Also Happening This Week in Washington
SAUDI WMD Act. Democratic Senators Ed Markey (Massachusetts) and Jeff Merkley (Oregon) announced that they are preparing to introduce legislation they are calling the Stopping Activities Underpinning Development In Weapons of Mass Destruction (SAUDI WMD) Act. Following reports of Chinese-Saudi cooperation in developing ballistic missiles and nuclear technology capabilities, the pair is pushing legislation that would expand reporting requirements about the steps Riyadh is taking to secure sophisticated weapons technology related to a nuclear program. If the kingdom is found to have engaged in efforts to develop a nuclear fuel cycle facility that does not comply with safeguards regulated by the International Atomic Energy Agency, then the senators’ bill would call for a termination of most US arms sales to Saudi Arabia.
Day of Remembrance for the 1983 Beirut Barracks Bombing. Senator Tom Cotton (R-Arkansas) introduced S. Res. 751 to recognize October 23, 2020 as a day of remembrance of the 1983 bombing of the barracks in Beirut where US Marines were housed.
Requesting Information on the Government of Turkey’s Human Rights Practices. Senator Robert Menendez (D-New Jersey) introduced S. Res. 755 requesting that the Trump Administration provide Congress with a detailed report about Ankara’s violations of human rights domestically and in Syria, Iraq, and Libya. Menendez also calls on the State Department to provide details about how it has tried to push back against Turkey’s human rights violations, if at all.
US-Israel Common Defense Authorization Act. Reps. Josh Gottheimer (D-New Jersey) and Brian Mast (R-Florida) are working together to introduce legislation that is intended to preserve Israel’s qualitative military edge (QME) in the Middle East and, for Israel and the United States, “secure both … countries from the threat of a nuclear-armed Iran.” The legislation will reportedly leave open the possibility that the United States could provide Israel with “bunker busters” known as “massive ordnance penetrators” (MOPs), the largest non-nuclear bombs the US military employs. Delivery of such bombs would ostensibly come with permission for Israel to use them to attack fortified nuclear sites within Iran, though it is unclear whether Tel Aviv has the capacity to carry out such attacks without US support.
2) Personnel and Correspondence
Lawmakers Call for ODNI, DOJ, and FBI Briefings on Iranian Electoral Meddling. Following an announcement by Director of National Intelligence John Ratcliffe that Iran and other countries have been interfering in the 2020 US elections to hurt President Trump, three lawmakers are calling on the administration to provide classified briefings to Congress on the matter. Senator Todd Young (R-Indiana) is asking Ratcliffe and the Office of the Director of National Intelligence (ODNI) to provide a classified briefing on interference efforts to all 100 members of the Senate. In addition, Florida Reps. Stephanie Murphy (D) and Michael Waltz (R) have called on Ratcliffe, as well as the heads of the Department of Justice and the Federal Bureau of Investigation, to provide a briefing to Florida’s congressional delegation about Tehran’s efforts to meddle in the US electoral process.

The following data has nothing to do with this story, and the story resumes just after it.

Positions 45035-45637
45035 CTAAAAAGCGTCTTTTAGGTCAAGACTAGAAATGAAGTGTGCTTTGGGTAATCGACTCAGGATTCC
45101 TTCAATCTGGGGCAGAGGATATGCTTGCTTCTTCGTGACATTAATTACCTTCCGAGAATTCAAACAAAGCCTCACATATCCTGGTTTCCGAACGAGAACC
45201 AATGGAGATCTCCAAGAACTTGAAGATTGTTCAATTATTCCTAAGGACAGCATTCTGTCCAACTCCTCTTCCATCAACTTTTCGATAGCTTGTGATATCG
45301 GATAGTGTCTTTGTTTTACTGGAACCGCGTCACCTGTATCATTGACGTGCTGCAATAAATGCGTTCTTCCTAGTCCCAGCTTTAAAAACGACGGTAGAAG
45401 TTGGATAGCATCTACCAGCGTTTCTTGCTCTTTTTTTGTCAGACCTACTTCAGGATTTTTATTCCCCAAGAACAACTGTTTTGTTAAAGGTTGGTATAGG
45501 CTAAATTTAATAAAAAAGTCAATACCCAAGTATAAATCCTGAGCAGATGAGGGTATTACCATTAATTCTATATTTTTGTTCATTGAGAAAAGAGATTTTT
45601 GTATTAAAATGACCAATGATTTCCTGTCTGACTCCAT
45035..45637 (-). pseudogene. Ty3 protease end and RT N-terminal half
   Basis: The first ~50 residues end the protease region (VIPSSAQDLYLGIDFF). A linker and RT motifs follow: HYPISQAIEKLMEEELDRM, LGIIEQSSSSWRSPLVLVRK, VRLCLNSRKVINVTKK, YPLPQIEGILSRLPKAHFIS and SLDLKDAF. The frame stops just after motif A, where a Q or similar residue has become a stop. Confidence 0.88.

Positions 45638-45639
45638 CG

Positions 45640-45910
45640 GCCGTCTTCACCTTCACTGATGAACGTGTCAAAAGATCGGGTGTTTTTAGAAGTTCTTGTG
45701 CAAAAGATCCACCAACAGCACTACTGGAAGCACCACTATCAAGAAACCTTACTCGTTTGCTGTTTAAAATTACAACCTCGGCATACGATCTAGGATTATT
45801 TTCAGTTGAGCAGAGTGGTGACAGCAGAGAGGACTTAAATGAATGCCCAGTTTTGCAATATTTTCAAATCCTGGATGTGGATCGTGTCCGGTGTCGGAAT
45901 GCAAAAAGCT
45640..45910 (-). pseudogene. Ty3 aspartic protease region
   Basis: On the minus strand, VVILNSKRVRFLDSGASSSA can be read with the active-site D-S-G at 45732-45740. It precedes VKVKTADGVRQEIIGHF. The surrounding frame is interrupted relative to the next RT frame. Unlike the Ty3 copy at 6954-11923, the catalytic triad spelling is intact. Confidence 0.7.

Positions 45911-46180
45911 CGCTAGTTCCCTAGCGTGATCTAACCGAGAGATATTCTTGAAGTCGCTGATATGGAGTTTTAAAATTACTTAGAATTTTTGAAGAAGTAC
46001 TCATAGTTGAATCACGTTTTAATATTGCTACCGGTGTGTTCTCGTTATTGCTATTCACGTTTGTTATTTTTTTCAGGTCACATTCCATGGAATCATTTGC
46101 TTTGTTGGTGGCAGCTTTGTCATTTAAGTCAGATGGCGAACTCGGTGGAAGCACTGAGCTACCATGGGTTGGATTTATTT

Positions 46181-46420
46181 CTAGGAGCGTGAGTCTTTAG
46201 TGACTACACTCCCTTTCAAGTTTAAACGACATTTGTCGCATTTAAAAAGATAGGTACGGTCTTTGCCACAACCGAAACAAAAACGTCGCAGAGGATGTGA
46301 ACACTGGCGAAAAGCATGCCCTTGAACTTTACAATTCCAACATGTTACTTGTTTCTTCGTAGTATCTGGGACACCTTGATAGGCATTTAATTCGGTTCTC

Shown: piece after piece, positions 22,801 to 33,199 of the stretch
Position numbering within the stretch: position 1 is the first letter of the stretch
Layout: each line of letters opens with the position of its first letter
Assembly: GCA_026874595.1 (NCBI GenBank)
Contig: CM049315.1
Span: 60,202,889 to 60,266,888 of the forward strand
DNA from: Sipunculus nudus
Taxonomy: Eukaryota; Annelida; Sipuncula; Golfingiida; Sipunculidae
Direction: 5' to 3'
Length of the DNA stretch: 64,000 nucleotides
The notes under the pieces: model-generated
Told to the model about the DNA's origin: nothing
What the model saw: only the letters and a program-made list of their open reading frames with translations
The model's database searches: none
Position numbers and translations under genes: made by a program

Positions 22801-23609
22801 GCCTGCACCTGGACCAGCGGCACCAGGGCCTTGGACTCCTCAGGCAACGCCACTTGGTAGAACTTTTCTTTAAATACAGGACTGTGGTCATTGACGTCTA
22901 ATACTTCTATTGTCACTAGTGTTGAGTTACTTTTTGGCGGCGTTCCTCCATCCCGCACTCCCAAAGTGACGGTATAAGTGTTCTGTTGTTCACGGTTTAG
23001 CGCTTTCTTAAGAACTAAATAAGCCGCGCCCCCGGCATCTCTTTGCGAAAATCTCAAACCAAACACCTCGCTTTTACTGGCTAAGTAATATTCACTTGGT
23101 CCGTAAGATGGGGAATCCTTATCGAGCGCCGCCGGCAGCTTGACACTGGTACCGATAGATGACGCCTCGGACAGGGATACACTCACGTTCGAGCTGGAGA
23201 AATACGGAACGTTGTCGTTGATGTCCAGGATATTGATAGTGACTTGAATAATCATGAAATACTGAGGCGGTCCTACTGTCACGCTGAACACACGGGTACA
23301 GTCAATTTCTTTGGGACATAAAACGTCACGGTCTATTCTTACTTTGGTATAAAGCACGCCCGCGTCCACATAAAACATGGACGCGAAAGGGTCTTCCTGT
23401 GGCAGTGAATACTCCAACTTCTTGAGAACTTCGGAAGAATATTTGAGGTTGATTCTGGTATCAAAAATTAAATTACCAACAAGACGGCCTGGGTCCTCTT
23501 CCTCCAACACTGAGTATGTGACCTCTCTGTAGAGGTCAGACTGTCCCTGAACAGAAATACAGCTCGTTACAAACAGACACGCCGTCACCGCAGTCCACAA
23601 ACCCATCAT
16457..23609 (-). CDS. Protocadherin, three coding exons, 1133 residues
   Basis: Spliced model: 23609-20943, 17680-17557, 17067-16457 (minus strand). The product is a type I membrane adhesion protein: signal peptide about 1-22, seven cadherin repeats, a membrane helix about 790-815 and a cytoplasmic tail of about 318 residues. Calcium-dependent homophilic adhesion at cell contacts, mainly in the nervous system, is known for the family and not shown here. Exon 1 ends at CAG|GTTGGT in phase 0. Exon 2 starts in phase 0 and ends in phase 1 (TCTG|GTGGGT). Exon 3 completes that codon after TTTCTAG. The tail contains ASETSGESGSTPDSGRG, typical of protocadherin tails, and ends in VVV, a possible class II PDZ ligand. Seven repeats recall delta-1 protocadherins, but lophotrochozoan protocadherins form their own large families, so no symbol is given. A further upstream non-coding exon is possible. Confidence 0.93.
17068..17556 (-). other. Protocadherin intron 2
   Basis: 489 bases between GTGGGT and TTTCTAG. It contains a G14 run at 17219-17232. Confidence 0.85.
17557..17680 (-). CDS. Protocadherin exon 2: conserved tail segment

Sen. Cruz Wants Billions for Israel, but Does Not Want to Mandate Decisions on Palestine. As members of the House and Senate are in conference seeking to craft a compromise National Defense Authorization Act for fiscal year 2021, Senator Ted Cruz (R-Texas) joined Senator Kirsten Gillibrand (D-New York) in sending a letter to House and Senate Armed Services Committee leaders calling on them to ascertain that all of the provisions benefiting Israel make it into the final version of the bill. Cruz and Gillibrand are insisting that the United States codify billions of dollars in US assistance to Israel as agreed in a 2016 memorandum of understanding, signed during the Obama Administration, and they want to ensure provisions are included that further expand US-Israeli military and civilian cooperation.
Prior to this letter, Senator Cruz made his displeasure known in a press release about having to join a resolution applauding the signing of so-called peace agreements, known as the Abraham Accords between Israel and the UAE and Bahrain, because it included support for the two-state solution. While he has repeatedly praised Israel and the Trump Administration for the normalization deals, Cruz was miffed that the resolution he reluctantly signed included language supporting a two-state solution as the United States’ preferred strategy for solving the conflict between Israelis and Palestinians. According to his statement, Israel is a sovereign state and the United States “has no business trying to dictate” that Tel Aviv make peace through concessions with Palestinians (although many would argue that the provision of billions of dollars of US subsidies gives the US government an inherent right to push certain policy goals). Cruz supports a policy that ignores the Palestinians’ pursuit of ending occupation and argues that it is wrong for the United States to “[refocus] on a Palestinian state.”